Wikipedia:Wikipedia Signpost/2019-12-27/From the archives
- This issue brings with it the work of HaeB, Strange Passerby, and Ohconfucius; presented is a snippet of an article which originally ran back in 24 January 2011. A chapter of the long running Jimbo–Larry feud is well-documented with this piece concerning the origins of Enciclopedia Libre Universal en Español. It stands perfectly timeless, so it always makes for good reading.
Concerns about ads, US bias and Larry Sanger caused the 2002 Spanish fork
A recent interview has shed new light on the 2002 fork of the Spanish Wikipedia and the influence it may have had on the development of Wikipedia as a whole, and ignited a controversy between Larry Sanger and Jimmy Wales about the stance on advertising in the early phase of the project.
Edgar Enyedy, an early activist on the Spanish Wikipedia who describes himself as "some sort of unofficial leader together with Javier de la Cueva" of the fork Enciclopedia Libre Universal en Español, was interviewed by Nathaniel Tkacz of the "Critical Point of View" (CPOV) Wikipedia research initiative, on whose blog the interview was first published on January 15 (" ". See also the recent Signpost interview with Tkacz and fellow CPOV member Johanna Niesyto).
Concerns about possible plans to use advertising on Wikipedia are often named as the main reason for the fork. Enyedy confirmed that remarks about ads in a February 2002 announcement by Larry Sanger triggered the exodus of the Spanish Wikipedians ("Bomis might well start selling ads on Wikipedia sometime within the next few months, and revenue from those ads might make it possible for me to come back to my old job"), but insisted that several other issues played an important role, including concerns about the insufficiently international nature of Wikipedia – an "American shadow [that] marked the first point of contention between myself and Sanger and Wales." As examples, he named the fact that "the basic pages ('what Wikipedia is not', 'be bold', 'how to start', 'sandbox', etc.) were all in English; we had the American logo in English and so on", but also referred to issues that are in some form still relevant today, such as the internationalization of the interface: "The software, for example, was not translated at all and it cast an English (language) shadow over the entire project", and cultural differences between Europe and the US regarding sexual images ("Former AOL users used to remind me that explicit biology images are widely accepted among us, but would be considered inappropriate on the American version"). The Spanish Wikipedians also differed from their English counterpart by introducing a stylebook, and an index based on the Universal Decimal Classification.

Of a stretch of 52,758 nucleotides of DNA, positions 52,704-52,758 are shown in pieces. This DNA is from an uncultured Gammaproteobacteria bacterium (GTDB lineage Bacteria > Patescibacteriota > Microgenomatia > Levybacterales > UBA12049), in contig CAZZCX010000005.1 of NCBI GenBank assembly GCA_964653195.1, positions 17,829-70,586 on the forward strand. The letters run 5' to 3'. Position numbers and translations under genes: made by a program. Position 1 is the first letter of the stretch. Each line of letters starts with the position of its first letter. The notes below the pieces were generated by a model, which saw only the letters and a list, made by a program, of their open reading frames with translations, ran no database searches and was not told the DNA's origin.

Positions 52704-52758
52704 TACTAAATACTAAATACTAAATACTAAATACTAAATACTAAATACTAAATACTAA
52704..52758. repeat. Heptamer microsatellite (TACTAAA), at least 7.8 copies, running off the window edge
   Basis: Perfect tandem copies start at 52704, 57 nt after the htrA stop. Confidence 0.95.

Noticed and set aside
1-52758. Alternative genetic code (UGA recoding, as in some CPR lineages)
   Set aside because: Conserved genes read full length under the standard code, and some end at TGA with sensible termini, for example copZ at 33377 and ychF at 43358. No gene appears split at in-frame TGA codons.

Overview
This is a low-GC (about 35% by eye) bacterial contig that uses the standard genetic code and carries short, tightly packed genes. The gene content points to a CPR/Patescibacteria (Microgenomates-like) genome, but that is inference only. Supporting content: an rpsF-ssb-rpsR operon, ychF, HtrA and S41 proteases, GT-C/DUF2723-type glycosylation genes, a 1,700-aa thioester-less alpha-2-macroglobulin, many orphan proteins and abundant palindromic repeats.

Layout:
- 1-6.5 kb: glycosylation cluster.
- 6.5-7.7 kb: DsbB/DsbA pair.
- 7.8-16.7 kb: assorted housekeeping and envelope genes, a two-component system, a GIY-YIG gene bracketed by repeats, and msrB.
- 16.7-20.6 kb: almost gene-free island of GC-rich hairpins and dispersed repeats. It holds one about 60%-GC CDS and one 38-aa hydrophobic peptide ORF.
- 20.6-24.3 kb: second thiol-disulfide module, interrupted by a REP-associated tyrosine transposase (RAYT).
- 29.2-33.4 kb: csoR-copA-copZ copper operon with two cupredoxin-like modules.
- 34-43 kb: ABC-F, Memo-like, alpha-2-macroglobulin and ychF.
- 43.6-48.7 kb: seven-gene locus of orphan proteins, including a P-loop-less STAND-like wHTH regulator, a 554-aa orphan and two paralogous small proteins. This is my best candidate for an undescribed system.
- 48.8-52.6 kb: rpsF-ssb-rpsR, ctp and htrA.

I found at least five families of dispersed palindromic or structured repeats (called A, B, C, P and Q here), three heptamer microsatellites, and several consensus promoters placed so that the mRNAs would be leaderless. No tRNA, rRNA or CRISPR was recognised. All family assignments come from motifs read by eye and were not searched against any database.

A main reason for the fork was objections to the leadership of Wikipedia's chief organizer Larry Sanger:
|“||Larry Sanger acted as a Big Brother. He was an employee, a Bomis-Wales wage-earning worker. ...
The American Wikipedia might have seen him as a "facilitator", but we regarded Sanger more like an obstacle. At that time he was not an open-minded person. I have to admit that he brought some good ideas to us, but the American Wikipedia was too caught up in the interests of Bomis Inc.
I engaged in head-on confrontations, open clashes, with Sanger. We were all working on a basis of collective creation, with peer-to-peer review. It was an open project, free in both senses. We were all equals, a horizontal network creating knowledge through individual effort – this is the most important thing to keep in mind. But Sanger turned out to be vertically minded. His very status as a paid employee led him to watch us from above, just waiting for the right moment to participate in active discussions in the (mis)belief his words would be more important than ours.